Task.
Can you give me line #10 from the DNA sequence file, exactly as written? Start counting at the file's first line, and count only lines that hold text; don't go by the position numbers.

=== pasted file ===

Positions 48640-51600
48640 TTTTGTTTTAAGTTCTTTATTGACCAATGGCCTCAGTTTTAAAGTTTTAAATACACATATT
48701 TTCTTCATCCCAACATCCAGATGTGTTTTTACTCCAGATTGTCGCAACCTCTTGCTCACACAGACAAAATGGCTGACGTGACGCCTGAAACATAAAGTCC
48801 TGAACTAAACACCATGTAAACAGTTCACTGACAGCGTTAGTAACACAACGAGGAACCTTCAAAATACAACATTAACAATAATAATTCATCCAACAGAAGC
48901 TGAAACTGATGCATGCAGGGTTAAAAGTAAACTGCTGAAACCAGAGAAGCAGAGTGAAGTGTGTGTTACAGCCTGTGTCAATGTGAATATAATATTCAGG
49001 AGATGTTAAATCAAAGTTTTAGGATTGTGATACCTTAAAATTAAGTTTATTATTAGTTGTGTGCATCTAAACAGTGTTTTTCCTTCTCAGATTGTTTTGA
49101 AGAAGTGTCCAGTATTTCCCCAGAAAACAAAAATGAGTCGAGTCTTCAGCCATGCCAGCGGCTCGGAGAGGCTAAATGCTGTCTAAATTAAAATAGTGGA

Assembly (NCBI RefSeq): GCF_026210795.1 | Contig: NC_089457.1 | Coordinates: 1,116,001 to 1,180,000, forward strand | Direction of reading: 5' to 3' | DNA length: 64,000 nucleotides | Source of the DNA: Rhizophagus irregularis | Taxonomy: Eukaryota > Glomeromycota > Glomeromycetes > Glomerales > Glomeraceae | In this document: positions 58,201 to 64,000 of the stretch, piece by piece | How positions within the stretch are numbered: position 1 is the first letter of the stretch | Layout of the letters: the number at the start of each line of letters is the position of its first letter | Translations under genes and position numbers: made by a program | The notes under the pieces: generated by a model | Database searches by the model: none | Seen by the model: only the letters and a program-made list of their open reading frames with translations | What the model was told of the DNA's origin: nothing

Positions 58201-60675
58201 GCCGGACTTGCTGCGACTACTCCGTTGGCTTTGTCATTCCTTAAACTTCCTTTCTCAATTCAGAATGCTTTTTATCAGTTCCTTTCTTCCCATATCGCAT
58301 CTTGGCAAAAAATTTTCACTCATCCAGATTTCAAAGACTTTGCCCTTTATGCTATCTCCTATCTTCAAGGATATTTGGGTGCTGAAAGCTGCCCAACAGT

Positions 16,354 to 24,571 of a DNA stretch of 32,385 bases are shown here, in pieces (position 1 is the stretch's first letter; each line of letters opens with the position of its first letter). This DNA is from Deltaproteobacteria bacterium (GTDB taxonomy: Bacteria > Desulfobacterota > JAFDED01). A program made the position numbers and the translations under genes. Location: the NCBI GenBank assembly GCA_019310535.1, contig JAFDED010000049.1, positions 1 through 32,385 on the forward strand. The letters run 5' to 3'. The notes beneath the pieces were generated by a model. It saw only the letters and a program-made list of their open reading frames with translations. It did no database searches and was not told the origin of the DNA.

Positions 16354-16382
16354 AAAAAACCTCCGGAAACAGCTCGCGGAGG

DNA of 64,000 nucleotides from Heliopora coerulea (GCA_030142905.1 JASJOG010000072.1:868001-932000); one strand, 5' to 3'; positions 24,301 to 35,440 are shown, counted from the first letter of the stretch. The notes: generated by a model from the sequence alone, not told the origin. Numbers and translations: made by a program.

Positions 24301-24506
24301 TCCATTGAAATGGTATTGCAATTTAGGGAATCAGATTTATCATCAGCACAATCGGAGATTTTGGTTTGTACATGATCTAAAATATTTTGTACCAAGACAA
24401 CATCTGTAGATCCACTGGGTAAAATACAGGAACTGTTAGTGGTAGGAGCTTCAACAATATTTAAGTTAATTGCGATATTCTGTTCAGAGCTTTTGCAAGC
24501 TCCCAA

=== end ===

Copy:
58201 GCCGGACTTGCTGCGACTACTCCGTTGGCTTTGTCATTCCTTAAACTTCCTTTCTCAATTCAGAATGCTTTTTATCAGTTCCTTTCTTCCCATATCGCAT